Turning up the heat on shape-shifting gels
Using steam to control complex chemistry heralds the next generation of heat sensitive smart gels for medicine.
Researchers at the University of Wollongong's (UOW) Institute for Superconducting and Electronic Materials (ISEM) have developed a simple and effective method to turn up the response of temperature-sensitive hydrogels.
Temperature-sensitive hydrogels are a class of materials that consist mainly of water, producing a soft, squishy and wet material with properties similar to human tissue. They are highly sensitive to changes in temperature: shrinking when heated and expand to original size when cooled.
This property makes hydrogels an ideal candidate for temperature-controlled processes, including drug delivery and various types of smart systems, such as valves that expands and closes at certain temperatures.
"The effectiveness of these applications is highly dependent on the hydrogel's response to changes in temperature. In most cases it needs to be very fast. The problem is that the heat does not spread rapidly through the gel," lead researcher Dr Zhenguo Huang explained.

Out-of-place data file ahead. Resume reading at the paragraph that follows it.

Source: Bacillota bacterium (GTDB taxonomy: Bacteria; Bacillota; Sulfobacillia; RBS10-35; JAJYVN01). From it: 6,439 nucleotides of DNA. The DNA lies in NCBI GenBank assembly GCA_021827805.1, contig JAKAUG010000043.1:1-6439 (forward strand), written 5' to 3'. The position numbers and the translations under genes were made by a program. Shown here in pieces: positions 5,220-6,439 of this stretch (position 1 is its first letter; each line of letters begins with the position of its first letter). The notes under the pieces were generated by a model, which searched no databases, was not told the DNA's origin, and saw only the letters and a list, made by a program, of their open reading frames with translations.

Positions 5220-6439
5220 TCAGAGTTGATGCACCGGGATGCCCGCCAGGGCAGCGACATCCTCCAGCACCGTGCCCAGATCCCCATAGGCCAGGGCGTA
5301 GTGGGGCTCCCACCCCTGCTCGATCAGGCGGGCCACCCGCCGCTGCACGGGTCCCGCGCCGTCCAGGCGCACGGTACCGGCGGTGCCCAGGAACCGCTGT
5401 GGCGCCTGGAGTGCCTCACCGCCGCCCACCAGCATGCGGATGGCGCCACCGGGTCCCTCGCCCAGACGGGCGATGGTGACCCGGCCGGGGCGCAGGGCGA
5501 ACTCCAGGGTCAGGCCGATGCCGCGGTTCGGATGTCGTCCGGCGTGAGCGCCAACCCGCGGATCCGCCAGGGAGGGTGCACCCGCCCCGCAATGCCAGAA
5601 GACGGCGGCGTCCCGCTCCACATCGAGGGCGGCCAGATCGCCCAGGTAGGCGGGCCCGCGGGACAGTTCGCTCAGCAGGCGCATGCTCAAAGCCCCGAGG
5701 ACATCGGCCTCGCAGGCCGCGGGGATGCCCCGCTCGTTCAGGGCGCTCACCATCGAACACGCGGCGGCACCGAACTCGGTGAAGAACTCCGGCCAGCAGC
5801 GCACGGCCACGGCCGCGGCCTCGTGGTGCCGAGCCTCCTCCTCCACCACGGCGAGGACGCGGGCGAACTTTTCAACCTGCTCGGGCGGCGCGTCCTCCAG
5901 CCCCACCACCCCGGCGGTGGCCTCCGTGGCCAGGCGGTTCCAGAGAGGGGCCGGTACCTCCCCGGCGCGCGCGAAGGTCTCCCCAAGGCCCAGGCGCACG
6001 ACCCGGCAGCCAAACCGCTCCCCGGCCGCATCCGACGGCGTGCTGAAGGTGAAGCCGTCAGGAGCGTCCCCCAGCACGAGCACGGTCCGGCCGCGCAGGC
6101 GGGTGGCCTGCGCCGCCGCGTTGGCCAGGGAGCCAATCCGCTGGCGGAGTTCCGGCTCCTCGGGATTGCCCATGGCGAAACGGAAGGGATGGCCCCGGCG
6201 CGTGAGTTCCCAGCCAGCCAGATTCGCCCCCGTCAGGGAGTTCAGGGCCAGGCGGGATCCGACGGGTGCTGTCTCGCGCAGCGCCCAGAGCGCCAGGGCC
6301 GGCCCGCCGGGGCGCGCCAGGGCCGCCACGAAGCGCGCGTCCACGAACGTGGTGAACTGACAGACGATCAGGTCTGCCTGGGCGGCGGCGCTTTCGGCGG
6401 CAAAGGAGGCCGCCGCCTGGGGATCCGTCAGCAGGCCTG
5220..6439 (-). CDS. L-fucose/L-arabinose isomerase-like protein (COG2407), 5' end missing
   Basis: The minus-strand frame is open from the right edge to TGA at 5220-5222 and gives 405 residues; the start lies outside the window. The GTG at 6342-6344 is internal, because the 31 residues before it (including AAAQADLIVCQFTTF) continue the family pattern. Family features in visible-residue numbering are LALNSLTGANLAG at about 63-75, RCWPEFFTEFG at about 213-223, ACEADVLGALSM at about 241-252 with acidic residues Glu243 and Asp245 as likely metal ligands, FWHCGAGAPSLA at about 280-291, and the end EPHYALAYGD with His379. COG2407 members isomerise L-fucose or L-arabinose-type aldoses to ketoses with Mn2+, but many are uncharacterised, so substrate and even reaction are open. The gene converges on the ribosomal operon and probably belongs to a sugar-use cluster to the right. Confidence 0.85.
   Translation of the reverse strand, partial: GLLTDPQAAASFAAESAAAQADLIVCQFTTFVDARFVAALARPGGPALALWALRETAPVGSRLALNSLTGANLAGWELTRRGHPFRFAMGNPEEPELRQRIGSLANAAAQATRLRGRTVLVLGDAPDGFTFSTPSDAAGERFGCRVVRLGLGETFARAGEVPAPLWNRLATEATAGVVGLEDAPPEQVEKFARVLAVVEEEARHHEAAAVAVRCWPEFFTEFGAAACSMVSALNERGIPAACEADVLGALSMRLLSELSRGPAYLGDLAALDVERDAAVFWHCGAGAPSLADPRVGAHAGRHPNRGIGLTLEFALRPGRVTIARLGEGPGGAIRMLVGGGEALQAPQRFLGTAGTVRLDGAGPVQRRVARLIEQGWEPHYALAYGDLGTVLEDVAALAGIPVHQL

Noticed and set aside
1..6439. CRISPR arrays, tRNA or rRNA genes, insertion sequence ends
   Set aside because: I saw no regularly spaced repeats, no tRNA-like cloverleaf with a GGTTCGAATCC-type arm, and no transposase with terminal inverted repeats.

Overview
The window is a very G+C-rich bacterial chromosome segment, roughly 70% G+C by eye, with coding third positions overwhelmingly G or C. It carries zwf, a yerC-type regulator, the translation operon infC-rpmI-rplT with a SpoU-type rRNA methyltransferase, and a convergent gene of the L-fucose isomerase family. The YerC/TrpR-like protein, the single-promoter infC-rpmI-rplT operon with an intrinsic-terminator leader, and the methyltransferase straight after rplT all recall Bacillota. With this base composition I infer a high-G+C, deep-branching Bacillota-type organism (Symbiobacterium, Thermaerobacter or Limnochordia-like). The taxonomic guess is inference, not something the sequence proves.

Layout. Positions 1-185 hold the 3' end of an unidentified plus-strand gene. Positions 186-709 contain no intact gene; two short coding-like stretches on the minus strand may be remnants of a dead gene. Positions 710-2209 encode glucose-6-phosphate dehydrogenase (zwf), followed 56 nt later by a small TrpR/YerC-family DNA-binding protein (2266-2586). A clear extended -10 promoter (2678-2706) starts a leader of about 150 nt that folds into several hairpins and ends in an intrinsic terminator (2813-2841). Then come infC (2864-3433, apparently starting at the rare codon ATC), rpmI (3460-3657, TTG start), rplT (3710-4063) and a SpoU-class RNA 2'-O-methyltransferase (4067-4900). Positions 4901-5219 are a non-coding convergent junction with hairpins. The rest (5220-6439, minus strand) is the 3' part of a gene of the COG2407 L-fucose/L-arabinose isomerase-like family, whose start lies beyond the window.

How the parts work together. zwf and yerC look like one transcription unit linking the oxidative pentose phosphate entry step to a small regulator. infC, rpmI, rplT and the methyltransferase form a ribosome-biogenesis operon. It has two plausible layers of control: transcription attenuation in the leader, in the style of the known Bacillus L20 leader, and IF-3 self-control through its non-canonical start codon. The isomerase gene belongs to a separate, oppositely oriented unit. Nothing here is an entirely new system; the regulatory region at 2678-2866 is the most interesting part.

The solution is to add boron nitride, a material with the same atomic arrangement as graphene but with boron and nitrogen replacing carbon atoms alternatively. These atomic-think boron nitride sheets have outstanding thermal conductivity.
"A second challenge was that boron nitride is hard to functionalise for applications because it is chemically and thermally stable. Without functionalisation it is impossible to disperse the boron nitride sheets uniformly through the hydrogel. " Dr Huang said.
The researchers developed a method using just water steam to build atom-thick boron nitride sheets that are then added to the hydrogel. Uniformity of the boron nitride sheets creates a continuous pathway for rapid and even heat dispersion through the hydrogels.
The boron nitride nanosheets, which are now simple to make, low cost, and free of harsh chemicals, proved to enhance the hydrogel's thermal conductivity without compromising its mechanical strength.
"A simple test for temperature response is to look for changes in the material's opacity. A fast change in opacity indicates a quicker response to change in temperature and in this case the hydrogel with the boron nitride nanosheets additive was fivefold faster than a comparison gel without it," Dr Huang said.
Once quick temperature response was confirmed, further lab tests showed the hydrogel boron nitride mix was almost 50 per cent more thermally conductive than the hydrogel without additives.
Boron nitride is non-toxic and biocompatible. A dye test was used to simulate drug delivery. As the temperature rises, the the hydrogel changes shape rapidly and and squeeze out the dye, or drug molecules.
"The key features of shape change and the dye release show this material is really promising for use in medical applications such as drug delivery as well as soft robotics that change shape in soft environments, eliminating the need for mechanical contact."
The research was published recently in the journal Advanced Materials.